Leadership of the area passed between Kish, Uruk and Ur. Although there was no central government, there was a unified culture, religion, and language. This language is today known as Sumerian and was one of a group of languages, including Hebrew, which are generally referred to today as Semitic.


We have seen how the descendants of Shem Ham and Japheth spread out across the world starting from Turkey. But it is thought the first true city was Uruk in Mesopotamia.

So let’s concentrate on Mesopotamia where civilisation is really taking off.

27 This is the account of Terah.

Terah became the father of Abram, Nahor and Haran. And Haran became the father of Lot. 28 While his father Terah was still alive, Haran died in Ur of the Chaldeans, in the land of his birth. 29 Abram and Nahor both married. The name of Abram’s wife was Sarai, and the name of Nahor’s wife was Milcah;

she was the daughter of Haran, the father of both Milcah and Iscah. 30 Now Sarai was barren; she had no children.

(At this point it may be helpful to draw a short family tree for Terah using just the facts from verses 27-30. Get people to call out names and relationships. We have no name for Haran’s wife, and Iscah – modern Jessica – is not mentioned again in the Bible. Chart002 has a more complete tree)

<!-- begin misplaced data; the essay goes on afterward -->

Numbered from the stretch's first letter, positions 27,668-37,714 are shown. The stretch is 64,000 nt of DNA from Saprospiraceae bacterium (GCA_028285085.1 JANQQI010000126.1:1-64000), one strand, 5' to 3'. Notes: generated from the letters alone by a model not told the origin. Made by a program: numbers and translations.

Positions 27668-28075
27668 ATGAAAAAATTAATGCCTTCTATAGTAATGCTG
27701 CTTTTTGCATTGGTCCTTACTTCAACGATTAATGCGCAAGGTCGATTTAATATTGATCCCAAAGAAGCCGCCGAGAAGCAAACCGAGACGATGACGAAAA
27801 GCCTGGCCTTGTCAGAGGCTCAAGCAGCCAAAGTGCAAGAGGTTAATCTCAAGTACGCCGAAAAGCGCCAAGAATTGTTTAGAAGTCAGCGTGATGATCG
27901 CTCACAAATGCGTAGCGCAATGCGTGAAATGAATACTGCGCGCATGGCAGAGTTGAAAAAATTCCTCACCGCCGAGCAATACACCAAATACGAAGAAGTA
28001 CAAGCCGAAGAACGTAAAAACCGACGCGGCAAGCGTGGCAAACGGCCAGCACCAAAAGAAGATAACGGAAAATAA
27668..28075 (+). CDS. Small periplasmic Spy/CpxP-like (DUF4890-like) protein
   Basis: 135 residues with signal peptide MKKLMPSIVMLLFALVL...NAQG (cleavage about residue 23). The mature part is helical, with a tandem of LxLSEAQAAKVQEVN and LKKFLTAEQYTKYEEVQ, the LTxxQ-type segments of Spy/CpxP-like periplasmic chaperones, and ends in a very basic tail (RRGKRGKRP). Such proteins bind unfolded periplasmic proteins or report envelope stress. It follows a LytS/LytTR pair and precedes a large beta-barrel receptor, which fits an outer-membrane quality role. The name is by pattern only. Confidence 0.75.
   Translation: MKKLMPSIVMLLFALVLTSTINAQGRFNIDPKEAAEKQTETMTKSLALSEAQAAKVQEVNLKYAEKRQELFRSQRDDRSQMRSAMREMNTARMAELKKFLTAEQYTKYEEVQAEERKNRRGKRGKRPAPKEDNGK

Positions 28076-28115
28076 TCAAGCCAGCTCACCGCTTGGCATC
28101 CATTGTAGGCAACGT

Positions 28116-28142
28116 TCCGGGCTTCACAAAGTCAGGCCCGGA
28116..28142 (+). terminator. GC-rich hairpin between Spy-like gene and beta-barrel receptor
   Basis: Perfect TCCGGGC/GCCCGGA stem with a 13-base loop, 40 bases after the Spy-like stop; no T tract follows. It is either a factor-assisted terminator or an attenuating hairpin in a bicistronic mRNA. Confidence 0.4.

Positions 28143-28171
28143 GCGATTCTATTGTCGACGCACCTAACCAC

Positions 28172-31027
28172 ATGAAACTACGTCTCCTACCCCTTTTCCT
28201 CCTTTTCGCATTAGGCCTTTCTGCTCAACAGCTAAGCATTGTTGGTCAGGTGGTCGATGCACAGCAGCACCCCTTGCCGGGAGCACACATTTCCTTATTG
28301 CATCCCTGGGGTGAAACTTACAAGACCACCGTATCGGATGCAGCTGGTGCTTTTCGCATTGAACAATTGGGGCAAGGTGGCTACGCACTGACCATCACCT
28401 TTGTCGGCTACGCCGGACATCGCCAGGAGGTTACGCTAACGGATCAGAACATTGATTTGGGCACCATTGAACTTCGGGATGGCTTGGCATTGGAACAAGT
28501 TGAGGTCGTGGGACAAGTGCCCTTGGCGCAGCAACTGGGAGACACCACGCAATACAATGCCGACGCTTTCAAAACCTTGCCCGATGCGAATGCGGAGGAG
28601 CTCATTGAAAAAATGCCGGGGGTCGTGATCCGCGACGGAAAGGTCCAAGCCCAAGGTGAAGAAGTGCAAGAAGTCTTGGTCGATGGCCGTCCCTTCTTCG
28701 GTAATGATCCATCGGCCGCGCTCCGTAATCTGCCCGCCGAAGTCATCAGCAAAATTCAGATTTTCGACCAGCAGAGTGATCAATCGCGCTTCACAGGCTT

31 Terah took his son Abram, his grandson Lot son of Haran, and his daughter-in-law Sarai, the wife of his son Abram, and together they set out from Ur of the Chaldeans to go to Canaan. But when they came to Haran, they settled there.

32 Terah lived 205 years, and he died in Haran.

Why did Terah up sticks with the intention of moving to Canaan? He appears to have been a successful businessman, perhaps a leader in his city. So it may have been a purely business decision – or were things getting too hot politically? Had he supported the wrong person for king? Or was there a more personal reason? In Genesis 11:28 we read: While his father Terah was still alive, Haran died in Ur of the Chaldeans, in the land of his birth.

Was that the trigger to move, leaving his other son Nahor to carry on the family business? Did he take Haran’s body with him, with the intention of giving him a suitable burial somewhere else?